Exercising comfortably in a mask
People hitting the gym during the pandemic are adjusting to a new normal of exercising while wearing a face covering. While some might feel discomfort in a mask during a workout, a physical therapist at Baylor College of Medicine explains how to wear a mask effectively and comfortably at the gym.,
People hitting the gym during the pandemic are adjusting to a new normal of exercising while wearing a face covering. While some might feel discomfort in a mask during a workout, a physical therapist at Baylor College of Medicine explains how to wear a mask effectively and comfortably at the gym.
“The key is for the individual to test different masks to see what is most comfortable for them,” said Melanie McNeal, physical and occupational therapy manager in the Joseph Barnhart Department of Orthopedic Surgery at Baylor. “It’s a matter of getting used to having a mask on while your heart rate is going up.”
McNeal suggests wearing a mask with multiple layers made of moisture-wicking materials. Refrain from exercising in a surgical mask, as they can cause discomfort when breathing during aerobic exercises and disintegrate from sweat. N95 masks are safe for exercise, but research has shown that they can cause increase in body temperature and breath resistance.
Masks are safe to wear for any type of training and do not impact heart rate, oxygen levels or other vital signs when worn during workouts. Low impact workouts like bicep curls with light weights may be easier to perform than box jumps or running.
“The higher impact, more aerobic exercises or heavy powerlifting will be more difficult in a mask, because even without a mask, those maneuvers cause increased respiratory rate and increased heart rate. More breaths need more air, so they are harder workouts in general even without a mask,” McNeal said.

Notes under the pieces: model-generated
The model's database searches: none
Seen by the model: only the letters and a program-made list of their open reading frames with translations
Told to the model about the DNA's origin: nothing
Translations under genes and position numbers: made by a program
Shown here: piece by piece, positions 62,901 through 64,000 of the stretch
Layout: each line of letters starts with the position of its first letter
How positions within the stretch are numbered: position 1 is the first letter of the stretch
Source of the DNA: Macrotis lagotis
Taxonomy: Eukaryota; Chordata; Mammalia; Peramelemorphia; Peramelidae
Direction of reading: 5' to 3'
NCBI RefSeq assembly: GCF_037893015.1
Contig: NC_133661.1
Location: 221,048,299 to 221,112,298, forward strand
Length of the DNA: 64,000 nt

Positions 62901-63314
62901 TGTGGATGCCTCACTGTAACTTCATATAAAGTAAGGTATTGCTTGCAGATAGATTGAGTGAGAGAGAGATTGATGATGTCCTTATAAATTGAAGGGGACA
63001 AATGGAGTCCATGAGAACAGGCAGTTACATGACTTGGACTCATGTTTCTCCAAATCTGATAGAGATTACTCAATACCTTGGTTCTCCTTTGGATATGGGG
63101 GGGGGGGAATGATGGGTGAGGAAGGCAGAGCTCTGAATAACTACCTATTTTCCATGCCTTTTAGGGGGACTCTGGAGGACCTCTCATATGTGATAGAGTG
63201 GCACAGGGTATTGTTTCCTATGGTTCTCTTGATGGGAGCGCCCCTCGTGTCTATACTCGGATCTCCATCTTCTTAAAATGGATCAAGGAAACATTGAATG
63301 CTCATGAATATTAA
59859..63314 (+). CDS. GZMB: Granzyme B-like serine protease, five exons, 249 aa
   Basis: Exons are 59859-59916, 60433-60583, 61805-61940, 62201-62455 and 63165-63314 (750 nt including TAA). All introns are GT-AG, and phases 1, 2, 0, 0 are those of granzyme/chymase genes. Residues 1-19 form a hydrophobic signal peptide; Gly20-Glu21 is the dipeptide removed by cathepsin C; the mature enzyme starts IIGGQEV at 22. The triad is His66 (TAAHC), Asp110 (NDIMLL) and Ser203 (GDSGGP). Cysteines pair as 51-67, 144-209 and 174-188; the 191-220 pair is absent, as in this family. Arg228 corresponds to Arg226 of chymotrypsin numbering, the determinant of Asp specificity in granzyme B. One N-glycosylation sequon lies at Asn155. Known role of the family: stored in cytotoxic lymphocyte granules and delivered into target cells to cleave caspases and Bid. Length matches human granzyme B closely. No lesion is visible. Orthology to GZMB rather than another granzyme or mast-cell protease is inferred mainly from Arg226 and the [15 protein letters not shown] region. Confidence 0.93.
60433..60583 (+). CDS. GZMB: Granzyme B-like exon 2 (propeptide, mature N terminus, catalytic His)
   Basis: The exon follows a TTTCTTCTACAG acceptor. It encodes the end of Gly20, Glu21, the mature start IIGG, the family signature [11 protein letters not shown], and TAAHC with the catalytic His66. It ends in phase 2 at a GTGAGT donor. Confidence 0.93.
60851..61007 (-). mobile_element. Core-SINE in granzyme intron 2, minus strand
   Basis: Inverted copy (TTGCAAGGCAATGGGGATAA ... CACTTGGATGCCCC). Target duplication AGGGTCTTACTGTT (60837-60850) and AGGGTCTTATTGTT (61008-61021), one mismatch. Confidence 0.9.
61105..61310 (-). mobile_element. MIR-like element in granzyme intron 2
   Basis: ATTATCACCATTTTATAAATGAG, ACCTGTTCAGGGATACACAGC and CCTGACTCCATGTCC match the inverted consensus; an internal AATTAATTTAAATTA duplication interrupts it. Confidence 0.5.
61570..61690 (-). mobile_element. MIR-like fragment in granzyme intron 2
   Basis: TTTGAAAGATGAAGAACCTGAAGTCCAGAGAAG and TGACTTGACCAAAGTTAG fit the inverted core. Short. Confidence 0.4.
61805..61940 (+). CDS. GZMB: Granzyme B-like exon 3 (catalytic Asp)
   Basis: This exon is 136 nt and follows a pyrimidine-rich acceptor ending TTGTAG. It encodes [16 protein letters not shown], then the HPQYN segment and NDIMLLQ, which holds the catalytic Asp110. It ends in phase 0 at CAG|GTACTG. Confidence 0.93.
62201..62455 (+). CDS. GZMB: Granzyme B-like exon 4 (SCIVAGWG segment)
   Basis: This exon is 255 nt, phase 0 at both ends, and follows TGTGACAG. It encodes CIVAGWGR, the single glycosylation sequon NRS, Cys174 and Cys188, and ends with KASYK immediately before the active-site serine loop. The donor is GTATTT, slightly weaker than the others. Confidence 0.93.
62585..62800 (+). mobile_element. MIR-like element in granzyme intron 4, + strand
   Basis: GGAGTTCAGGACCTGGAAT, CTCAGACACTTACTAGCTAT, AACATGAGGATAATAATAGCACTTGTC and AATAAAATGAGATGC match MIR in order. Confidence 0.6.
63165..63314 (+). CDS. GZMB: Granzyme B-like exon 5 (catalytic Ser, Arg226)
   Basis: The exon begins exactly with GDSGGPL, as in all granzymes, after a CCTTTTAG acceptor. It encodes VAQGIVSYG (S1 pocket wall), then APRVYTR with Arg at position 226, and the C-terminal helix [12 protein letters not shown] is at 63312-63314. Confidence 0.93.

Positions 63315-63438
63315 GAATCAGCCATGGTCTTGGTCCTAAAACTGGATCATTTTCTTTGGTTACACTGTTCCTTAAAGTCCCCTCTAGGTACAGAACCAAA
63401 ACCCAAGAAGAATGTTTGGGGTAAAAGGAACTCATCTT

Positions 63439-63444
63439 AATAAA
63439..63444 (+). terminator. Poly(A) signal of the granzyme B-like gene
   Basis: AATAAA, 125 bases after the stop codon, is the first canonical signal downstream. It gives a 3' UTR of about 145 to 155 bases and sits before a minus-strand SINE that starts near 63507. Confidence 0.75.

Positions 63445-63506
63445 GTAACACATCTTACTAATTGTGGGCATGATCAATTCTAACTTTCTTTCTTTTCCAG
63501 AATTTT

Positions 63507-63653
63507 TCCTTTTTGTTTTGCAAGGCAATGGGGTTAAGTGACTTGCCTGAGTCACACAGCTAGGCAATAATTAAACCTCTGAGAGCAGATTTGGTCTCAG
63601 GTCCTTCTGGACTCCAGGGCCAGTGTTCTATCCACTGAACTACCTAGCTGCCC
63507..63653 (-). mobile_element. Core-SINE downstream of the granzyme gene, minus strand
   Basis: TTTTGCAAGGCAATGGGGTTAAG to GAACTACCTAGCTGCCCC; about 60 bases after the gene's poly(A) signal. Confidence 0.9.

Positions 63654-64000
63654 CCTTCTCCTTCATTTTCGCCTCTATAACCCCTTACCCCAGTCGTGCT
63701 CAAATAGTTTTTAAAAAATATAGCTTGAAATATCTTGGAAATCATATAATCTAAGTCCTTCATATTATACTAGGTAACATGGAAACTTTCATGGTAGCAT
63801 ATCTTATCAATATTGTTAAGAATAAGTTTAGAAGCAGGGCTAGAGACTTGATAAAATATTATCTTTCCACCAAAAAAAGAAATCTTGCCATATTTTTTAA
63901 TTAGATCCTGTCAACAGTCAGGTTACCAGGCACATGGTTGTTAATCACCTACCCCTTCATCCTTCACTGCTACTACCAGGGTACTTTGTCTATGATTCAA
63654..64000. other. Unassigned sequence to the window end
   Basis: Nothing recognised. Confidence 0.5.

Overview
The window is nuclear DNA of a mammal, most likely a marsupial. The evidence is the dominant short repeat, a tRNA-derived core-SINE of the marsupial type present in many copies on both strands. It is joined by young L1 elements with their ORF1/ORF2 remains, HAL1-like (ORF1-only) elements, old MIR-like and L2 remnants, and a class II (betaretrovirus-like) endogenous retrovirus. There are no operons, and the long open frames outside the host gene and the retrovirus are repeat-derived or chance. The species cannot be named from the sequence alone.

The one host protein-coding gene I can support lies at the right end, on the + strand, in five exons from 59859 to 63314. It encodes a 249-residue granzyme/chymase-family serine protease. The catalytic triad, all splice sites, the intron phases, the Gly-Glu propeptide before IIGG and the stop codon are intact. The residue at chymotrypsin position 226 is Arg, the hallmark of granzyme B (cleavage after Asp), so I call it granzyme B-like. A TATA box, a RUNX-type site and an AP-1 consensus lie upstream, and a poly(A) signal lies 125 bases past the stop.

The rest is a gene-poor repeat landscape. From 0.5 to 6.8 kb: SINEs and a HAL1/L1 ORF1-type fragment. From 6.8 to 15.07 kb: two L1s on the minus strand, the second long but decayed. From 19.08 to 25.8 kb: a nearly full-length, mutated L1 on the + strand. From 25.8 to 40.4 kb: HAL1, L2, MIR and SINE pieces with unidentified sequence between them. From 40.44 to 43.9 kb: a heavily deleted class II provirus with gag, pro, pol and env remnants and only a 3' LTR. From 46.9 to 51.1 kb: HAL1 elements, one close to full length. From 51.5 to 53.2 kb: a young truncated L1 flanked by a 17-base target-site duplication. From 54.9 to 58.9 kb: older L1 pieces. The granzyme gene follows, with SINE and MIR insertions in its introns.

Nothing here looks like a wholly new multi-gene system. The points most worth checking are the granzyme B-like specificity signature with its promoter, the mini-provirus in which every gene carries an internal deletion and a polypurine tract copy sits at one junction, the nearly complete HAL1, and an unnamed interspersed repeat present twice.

McNeal says it is not uncommon to feel strange at first, as it takes time to get used to wearing a mask in the gym. If you feel fatigue, dizziness or experience trouble breathing, sit down, take a break and let your symptoms subside. Let your heart rate come down and breathe in for three seconds, exhaling fully until symptoms calm down. If symptoms persist, visit an urgent care nearby or call 911.
McNeal also offers additional suggestions for wearing a mask in the gym:
- Have a back-up mask in case something happens to the first one
- Have different masks on hand to try different materials and find out which is most comfortable for you
- Carry hand sanitizer so if you put on another mask, you can clean your hands before
Those who have an underlying lung issue or disease, such as COPD or pulmonary hypertension, may be at risk when working out in a face covering. They should consult with their physicians on ways to exercise safely with a mask and discuss other safe ways to stay active during the pandemic.
Provided by Baylor College of Medicine